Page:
Simulation of hero vs monster

I fairly started coding no more than 2 weeks now; not even for long, and a thread inspired me to make a random back-to-forth game between a Hero and a Monster where it randomly choose a certain number to decrease the health of either character and go back and forth until once below 0, the survivor wins. Since I am still very new, I haven't been able to use functions to my advantage to simplify and shorten my code, is there any advice or altercations you would add to the code?

How could one make this code more compact and simpler to run?

#Randomly generated battle between monster and hero
import random
import time

print('A monster ambushed you hero! Fight back!')
time.sleep(1.2)

hero = 100
monster = 100

chance1 = 1
chance2 = 2
chance3 = 3

while hero and monster > 0:
print('The hero strikes the monster!')
number1 = random.randint(1, 3)
if number1 == 1:
damage = random.randint(4, 10)
if number1 == 2:
damage = random.randint(11, 16)
if number1 == 3:
damage = random.randint(17, 25)
sum1 = monster - damage
monster = sum1
time.sleep(1.5)
print('Monster HP:' + str(sum1))
if monster <= 1:
print('Hero Wins!')
break
print('The monster attacks the hero!')
number2 = random.randint(1, 3)
if number2 == 1:
damage = random.randint(4, 10)
if number2 == 2:
damage = random.randint(11, 16)
if number2 == 3:
damage = random.randint(17, 25)
sum2 = hero - damage
hero = sum2
time.sleep(1.5)
print('Hero HP:' + str(sum2))
if hero <= 1:
print('Monster Wins!')
break


It may seem scrambled but it's my first small project and I'd like any feedback so I can expand my knowledge to fluently make similar commands.

• I guessed that you're using python, and added the appropriate tag for you. Commented Dec 15, 2022 at 7:59
• "How can I use functions to simplify my code" is exactly the question you should be considering as a beginner; keep doing that and it will serve you well in your coding journey! Commented Dec 15, 2022 at 23:44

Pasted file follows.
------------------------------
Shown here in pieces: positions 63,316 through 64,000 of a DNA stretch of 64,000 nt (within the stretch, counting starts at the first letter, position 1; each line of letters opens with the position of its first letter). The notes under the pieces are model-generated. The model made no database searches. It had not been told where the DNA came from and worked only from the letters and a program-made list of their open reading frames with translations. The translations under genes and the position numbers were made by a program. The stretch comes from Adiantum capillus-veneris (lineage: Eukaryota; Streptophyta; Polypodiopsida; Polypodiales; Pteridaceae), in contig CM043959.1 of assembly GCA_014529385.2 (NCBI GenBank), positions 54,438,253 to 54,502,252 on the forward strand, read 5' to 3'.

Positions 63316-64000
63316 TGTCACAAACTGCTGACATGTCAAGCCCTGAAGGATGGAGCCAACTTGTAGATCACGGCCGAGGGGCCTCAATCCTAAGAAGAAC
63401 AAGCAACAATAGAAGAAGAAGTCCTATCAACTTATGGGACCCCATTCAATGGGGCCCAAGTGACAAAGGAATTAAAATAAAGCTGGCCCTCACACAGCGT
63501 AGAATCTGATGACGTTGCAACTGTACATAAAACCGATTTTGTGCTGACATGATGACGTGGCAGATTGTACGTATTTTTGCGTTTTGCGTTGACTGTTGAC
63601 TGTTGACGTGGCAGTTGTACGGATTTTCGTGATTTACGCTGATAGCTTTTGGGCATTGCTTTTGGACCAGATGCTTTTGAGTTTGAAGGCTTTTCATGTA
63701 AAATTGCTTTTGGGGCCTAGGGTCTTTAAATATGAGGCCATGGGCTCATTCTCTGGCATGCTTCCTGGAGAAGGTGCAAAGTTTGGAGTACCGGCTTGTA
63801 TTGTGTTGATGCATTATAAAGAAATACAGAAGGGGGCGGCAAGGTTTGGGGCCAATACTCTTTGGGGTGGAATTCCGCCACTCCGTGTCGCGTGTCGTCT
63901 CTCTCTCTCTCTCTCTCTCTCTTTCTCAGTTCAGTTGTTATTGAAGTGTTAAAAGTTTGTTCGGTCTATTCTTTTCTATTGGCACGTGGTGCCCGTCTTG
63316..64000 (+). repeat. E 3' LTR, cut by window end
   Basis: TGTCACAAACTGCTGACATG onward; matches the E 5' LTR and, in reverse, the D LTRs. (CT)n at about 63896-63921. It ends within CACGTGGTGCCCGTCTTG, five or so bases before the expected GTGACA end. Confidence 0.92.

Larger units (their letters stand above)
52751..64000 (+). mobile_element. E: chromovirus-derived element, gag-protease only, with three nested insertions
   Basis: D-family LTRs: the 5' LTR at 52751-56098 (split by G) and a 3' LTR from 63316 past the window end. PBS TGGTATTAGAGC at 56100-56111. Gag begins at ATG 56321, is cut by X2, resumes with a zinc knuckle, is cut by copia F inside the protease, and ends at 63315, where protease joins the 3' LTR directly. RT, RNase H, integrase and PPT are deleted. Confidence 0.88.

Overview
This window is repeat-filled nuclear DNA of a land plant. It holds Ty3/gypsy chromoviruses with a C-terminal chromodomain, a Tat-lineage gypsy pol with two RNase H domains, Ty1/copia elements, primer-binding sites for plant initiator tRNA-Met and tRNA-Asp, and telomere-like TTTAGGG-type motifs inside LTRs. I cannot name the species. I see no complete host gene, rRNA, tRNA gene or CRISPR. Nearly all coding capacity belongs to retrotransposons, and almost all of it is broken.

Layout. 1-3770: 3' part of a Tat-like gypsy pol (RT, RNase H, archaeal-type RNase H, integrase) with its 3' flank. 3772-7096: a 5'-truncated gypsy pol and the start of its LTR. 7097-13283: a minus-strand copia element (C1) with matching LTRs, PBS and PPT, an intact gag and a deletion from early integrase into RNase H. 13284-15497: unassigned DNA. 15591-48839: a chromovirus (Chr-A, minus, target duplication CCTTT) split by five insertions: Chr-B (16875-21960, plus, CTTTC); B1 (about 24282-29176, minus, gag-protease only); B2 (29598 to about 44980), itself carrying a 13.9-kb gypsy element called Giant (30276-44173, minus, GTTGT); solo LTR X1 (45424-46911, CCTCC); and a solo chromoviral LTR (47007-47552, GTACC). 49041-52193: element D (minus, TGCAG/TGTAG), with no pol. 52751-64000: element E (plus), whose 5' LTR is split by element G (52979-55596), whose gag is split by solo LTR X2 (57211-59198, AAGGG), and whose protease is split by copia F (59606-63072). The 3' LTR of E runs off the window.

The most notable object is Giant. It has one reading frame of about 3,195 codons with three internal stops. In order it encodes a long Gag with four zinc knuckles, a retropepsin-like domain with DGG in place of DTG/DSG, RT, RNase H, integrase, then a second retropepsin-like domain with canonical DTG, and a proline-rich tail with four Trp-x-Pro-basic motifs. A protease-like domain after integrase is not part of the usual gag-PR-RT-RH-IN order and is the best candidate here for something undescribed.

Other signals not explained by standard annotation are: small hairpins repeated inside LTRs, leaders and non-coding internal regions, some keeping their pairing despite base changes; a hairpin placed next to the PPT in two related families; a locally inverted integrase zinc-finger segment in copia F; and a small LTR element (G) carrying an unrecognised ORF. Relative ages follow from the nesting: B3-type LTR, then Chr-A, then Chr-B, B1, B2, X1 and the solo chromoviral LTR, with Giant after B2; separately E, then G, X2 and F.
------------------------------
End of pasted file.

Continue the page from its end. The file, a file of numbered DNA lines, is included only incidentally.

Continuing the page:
• What version of Python are you targeting? Commented Dec 16, 2022 at 22:23

Reminds me of one of my first programs from a couple years ago. :)

Here is some basic, (hopefully) uncontroversial feedback.

Small bug: "while hero and monster > 0"

You are probably thinking "while hero and monster > 0" means while hero > 0 and monster > 0. It doesn't!

The operator and doesn't combine hero and monster such that > applies to both of them. What it actually does is check that two separate conditions are both true: 1) hero is True and 2) monster > 0 is True.

This could lead to unintended behavior when you run your program; In what may come as a surprise, hero is always True if it is an integer not equal to 0. With that said, you won't see this bug in your program, thanks to your if hero <= 1 statement. You should still want to clean it up though.

When I was first learning, I used to imagine parentheses around every condition in the statement. So I'd look at it as while (hero) and (monster > 0). You can actually do this in the code if it helps you.

Shortening: Eliminate redundant logic and avoid repeating yourself